July 21st, 2024

In the news today: Extreme heat bakes Eastern Canada, WestJet strike off the table

By The Canadian Press on June 20, 2024.

Moaaz, 9, emerges from the waters of the Ottawa River at Britannia Beach in Ottawa, Tuesday, June 18, 2024.THE CANADIAN PRESS/Justin Tang

Here is a roundup of stories from The Canadian Press designed to bring you up to speed…

Heat wave still grips Ontario, Quebec, Maritimes

A heat wave that’s washed over eastern Canada is sticking around for a little while still.

Southern Ontario, southern Quebec and much of the Maritimes have seen temperatures hovering around 30 to 35 degrees Celsius.

At times, it feels like it’s 40 degrees with the humidex.

Environment Canada is calling for Toronto and Ottawa to be hovering around the 30-degree mark on Thursday and Friday.

Quebec’s health department recommends spending at least two hours a day in an air-conditioned space.

Most of New Brunswick, Nova Scotia, and PEI, as well as central and eastern Newfoundland, are also under a heat warning.

Heat wave makes learning tough in hot classrooms

When temperatures soar ““ as they have this week while much of Ontario experiences a heat wave ““ the class gets stuffy, the students get sweaty and learning can be difficult.

“It’s so hot,” said Beatrice, who is 12. “There’s barely any breeze through the windows. It’s not enough.”

Beatrice is a student at Humbercrest Public School, which is among hundreds of schools in the Toronto District School Board without air-conditioned classrooms.

As climate change worsens extreme weather conditions, the lack of air conditioning in many classes has become a heated issue amongst concerned students, parents and teachers, who say school boards and governments need to address the problem.

WestJet mechanics union takes strike off the table

The threat of strike action by unionized mechanics at WestJet has been dropped after both sides agreed to return to the bargaining table.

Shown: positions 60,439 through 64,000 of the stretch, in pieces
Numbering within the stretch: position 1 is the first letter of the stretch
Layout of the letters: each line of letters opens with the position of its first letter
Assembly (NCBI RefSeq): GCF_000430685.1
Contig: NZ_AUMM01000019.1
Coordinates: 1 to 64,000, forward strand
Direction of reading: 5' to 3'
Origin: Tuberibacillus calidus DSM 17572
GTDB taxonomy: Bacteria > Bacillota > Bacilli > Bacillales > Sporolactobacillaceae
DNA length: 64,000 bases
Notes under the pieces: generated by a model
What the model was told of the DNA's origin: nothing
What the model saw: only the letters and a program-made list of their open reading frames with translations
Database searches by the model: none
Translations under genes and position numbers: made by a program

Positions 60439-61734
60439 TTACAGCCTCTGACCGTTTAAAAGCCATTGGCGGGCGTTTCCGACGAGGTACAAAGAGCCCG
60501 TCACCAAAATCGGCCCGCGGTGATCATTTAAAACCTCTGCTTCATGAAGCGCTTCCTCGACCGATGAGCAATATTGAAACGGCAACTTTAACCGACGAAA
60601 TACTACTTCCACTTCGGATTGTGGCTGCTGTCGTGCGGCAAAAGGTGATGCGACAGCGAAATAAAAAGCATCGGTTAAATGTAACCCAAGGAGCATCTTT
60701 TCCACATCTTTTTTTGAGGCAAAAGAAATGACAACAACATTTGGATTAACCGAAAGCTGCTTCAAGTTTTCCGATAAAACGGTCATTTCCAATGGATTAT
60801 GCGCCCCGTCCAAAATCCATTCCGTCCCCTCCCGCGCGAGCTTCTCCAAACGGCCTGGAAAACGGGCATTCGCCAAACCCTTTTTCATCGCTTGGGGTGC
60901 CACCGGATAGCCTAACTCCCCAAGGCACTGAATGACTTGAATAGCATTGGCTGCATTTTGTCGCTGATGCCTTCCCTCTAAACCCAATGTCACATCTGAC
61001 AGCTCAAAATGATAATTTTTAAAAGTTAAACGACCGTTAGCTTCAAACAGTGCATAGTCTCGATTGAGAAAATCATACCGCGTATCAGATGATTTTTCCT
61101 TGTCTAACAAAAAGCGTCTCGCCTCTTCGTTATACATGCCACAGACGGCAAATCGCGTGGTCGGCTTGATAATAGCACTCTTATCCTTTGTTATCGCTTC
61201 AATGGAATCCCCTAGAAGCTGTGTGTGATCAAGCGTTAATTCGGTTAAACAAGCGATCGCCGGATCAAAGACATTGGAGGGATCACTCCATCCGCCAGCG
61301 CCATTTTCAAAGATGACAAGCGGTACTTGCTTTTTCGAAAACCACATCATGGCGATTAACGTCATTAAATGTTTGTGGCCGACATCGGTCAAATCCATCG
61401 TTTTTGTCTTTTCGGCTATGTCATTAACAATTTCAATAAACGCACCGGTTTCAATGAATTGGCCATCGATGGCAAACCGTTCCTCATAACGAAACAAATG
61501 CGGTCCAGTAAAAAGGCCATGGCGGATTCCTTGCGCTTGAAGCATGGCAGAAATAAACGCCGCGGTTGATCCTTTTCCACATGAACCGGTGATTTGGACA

An overnight statement says the air carrier appeared before the Canadian Industrial Relations Board to discuss arbitration options with its Aircraft Maintenance Engineers and Tech Ops employees.

CIRB officials say more information is needed from both sides before deciding whether arbitration is the best way to reach a first-time collective bargaining agreement.

In the meantime, both parties have jointly agreed to return to the bargaining table and continue working towards a resolution.

Protesters to defend U of T encampment in court

Lawyers for a pro-Palestinian protest encampment at the University of Toronto are set to present their case today in an Ontario court as the university seeks an injunction to clear the weeks-long demonstration.

The hearing began Wednesday with lawyers for the university arguing the protesters have seized control of private property and are restricting the community’s access to the area known as King’s College Circle.

They said many in the community have reported feeling unsafe or unwelcome on campus as a result of the protest, and that the encampment has caused irreparable harm.

In documents filed earlier this week, lawyers for the protesters say the school’s claims of irreparable harm are based on mischaracterizations of the encampment as violent and antisemitic.

Notley leaves behind an NDP that’s ready to run

Cheryl Oates learned that she needed to lace up a good pair of running shoes to keep up with Alberta NDP Leader Rachel Notley.

“When I think about her turning me into a runner, despite the fact that I didn’t want to be runner, it’s an interesting parallel to her politics,” says Oates, who was head of communications when Notley was premier.

“Given the chance, she will either wear you down or convince you.”

On Saturday afternoon, the party will be Notley’s crew no more. It’s set to announce a new leader.

Oates, once a journalist hard-wired to be non-partisan and apolitical, says she changed when she started working for Notley. And others did too.

“Rachel taught me: what are we fighting for, and why are we fighting for it?”

This report by The Canadian Press was first published June 20, 2024

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